The final rare book of the month for 2018 is a manuscript: MS 100, Case reports 26 to 32 Elizabeth I, written by an anonymous scribe possibly around 1592. The manuscript is undated and includes Elizabethan case law from circa 1584 to 1590 as well as transcriptions of moots performed at Middle Temple. According to Sir John Baker some of the cases are “attributed to named members of Middle Temple” and may stem from existing reported cases. The manuscript also describes a reading by Matthew Cracherode (admitted 3 November 1560) which according to Sir John is the “only known reading on the statute of 4 & 5 Phil. & Mar. c. 8 on the abduction of heiresses”. This is the statute entitled An Act for the Punishment of such as shall take away Maydens that be Inheritors, being within the Age of sixteen Years, or that marry them without Consent of their Parents (short title: Abduction Act 1557).
The manuscript is inscribed ‘R. Bromley of the Middle Temple’ on the first leaf. There is a ‘Robert Bromley, eldest son of John Bromley of Wiggan, Lancashire’ listed in the Register of Admissions as being admitted to the Inn on 12 November 1755. According to the Alumni Cantabrigienses: A Biographical List of All Known Students, Robert was rector of St. Mildred Poultry, London from 1775-1806, then of St. Bartholomew-by-the-Exchange until his death in 1806.
The manuscript is written in a fairly rough secretary hand predominately in Law French. It was rebound (poorly) during the 19th century, as were many of the library’s rare books and manuscripts. This was presumably done when the ‘new’ library was built in 1861, in order to have uniformity amongst the bindings.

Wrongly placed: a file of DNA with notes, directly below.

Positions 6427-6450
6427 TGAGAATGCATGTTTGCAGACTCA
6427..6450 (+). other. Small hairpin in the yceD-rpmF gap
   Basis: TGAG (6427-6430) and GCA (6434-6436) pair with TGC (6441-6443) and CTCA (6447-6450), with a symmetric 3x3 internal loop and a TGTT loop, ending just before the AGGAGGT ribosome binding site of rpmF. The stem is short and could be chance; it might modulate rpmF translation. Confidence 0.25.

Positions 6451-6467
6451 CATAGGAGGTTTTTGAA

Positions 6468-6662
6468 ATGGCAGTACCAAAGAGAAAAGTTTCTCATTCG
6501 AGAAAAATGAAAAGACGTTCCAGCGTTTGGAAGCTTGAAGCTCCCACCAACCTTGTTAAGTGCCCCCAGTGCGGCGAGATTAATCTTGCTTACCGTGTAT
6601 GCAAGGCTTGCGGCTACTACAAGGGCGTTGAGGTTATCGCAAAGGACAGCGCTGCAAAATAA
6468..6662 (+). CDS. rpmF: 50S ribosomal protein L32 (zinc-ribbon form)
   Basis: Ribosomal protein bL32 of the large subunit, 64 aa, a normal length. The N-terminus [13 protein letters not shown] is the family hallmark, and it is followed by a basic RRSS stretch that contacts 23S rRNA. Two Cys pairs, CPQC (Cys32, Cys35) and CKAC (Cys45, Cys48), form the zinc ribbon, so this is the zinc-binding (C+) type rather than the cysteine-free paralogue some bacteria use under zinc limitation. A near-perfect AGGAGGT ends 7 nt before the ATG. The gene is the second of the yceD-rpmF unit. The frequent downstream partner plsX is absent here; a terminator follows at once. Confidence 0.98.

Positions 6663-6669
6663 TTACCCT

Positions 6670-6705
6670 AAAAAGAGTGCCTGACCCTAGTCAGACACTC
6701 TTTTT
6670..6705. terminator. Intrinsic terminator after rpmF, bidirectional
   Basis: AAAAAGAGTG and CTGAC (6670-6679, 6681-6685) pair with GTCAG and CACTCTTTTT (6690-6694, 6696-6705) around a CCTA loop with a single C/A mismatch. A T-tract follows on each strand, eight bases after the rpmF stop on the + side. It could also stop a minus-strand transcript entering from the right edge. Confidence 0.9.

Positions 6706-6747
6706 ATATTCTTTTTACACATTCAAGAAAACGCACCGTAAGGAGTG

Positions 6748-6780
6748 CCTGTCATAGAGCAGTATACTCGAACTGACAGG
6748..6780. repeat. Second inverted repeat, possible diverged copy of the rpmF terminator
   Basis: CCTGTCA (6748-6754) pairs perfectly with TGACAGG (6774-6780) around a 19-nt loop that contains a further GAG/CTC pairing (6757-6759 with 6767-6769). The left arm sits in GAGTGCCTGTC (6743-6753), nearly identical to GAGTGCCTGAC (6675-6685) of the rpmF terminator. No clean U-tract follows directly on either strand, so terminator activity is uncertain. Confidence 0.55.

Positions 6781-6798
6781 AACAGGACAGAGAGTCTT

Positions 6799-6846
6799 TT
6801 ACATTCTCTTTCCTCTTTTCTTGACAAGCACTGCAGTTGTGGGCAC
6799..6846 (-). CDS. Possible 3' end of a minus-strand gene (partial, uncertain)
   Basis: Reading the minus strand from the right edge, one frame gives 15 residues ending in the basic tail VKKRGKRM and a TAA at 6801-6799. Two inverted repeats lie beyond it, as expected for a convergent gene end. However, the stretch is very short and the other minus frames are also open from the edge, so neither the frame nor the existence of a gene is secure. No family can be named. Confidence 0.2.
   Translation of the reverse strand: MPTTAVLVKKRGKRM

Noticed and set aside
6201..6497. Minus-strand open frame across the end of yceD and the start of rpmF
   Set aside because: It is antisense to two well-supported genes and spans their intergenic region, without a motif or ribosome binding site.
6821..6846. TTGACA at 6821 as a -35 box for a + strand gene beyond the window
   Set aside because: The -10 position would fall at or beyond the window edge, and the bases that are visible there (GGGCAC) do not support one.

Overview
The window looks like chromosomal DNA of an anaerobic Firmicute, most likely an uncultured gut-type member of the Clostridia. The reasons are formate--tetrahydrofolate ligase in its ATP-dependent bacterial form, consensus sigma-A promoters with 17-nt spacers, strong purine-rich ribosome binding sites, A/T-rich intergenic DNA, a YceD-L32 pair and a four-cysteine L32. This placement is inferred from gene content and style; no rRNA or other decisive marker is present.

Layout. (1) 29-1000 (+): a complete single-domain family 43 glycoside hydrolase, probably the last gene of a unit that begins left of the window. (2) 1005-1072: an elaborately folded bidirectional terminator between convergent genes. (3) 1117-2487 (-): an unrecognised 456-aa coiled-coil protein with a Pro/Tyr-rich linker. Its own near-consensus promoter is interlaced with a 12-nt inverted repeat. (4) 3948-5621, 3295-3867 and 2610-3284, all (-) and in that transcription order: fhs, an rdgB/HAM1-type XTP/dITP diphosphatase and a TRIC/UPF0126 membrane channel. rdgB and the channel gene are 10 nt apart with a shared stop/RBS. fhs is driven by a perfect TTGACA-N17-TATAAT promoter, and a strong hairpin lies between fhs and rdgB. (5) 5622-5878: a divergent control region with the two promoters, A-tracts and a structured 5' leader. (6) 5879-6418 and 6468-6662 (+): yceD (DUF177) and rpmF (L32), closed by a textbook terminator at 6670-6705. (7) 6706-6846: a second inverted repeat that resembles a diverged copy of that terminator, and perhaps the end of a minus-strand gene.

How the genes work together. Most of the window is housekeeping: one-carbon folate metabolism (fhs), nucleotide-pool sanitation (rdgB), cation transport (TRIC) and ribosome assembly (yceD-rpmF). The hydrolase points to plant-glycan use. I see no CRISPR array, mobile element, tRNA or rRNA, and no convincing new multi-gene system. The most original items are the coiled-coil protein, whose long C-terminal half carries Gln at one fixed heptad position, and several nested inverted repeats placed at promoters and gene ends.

The manuscript has been damaged by water at some point and improperly dried out, resulting in mould damage to the end-papers and tide lines in the text block. The original binding was most likely a clasped one, which has resulted in a deformed textblock. The use of clasped bindings was common for manuscript compilations such as this one, and the library still has some 18th century manuscript law reports in clasped bindings. The textblock has been trimmed, resulting in the loss of the headers. As seen here, however some of the headers have not been trimmed, and consist of the term dates (e.g. 26 Elizabeth), meaning that the manuscript was most likely ordered by date, not topic heading. The date ‘1583’ is also visible.
The manuscript serves as an example of an Elizabethan lawyer’s commonplace book or miscellany, containing a mix of moots, readings and case reports. The creation and use of commonplace books was fairly typical of the time, as law students and lawyers routinely compiled this type of material as learning exercises. Sir John notes that the manuscript be of interest to scholars as it could show how cases were being discussed at the Inns in the 16th century. Frederick Pollock once noted that manuscript notes of cases: “were freely handed about among barristers and students, as lecture-notes are to this day in the universities”.
While there were volumes of printed law reports readily available during this time period, lawyers continued to compile manuscript case law until at least the late 18th century. It is very possible that the scribe who compiled this volume either copied these cases out from another manuscript or printed book, wrote notes down while in court, or rewrote rough notes taken down in court; that level of analysis is beyond the scope of a blog post, unfortunately.
Due to previous damage, the manuscript is now in a highly fragile state. A report from The Sussex Conservation Consortium Ltd. has shown that dirt has become heavily ingrained in places. Mechanical damage to the paper in addition to the dirt is causing loss of the text, which in some places is substantial. This report has shown that, without intervention and repair, there will be continued deterioration and loss. Middle Temple Library is crowd-funding for the repair of this important work, which will cost £1,090 to repair. If you would like to donate to this cause, please contact the Librarian at: email@example.com ; 020 7427 4830.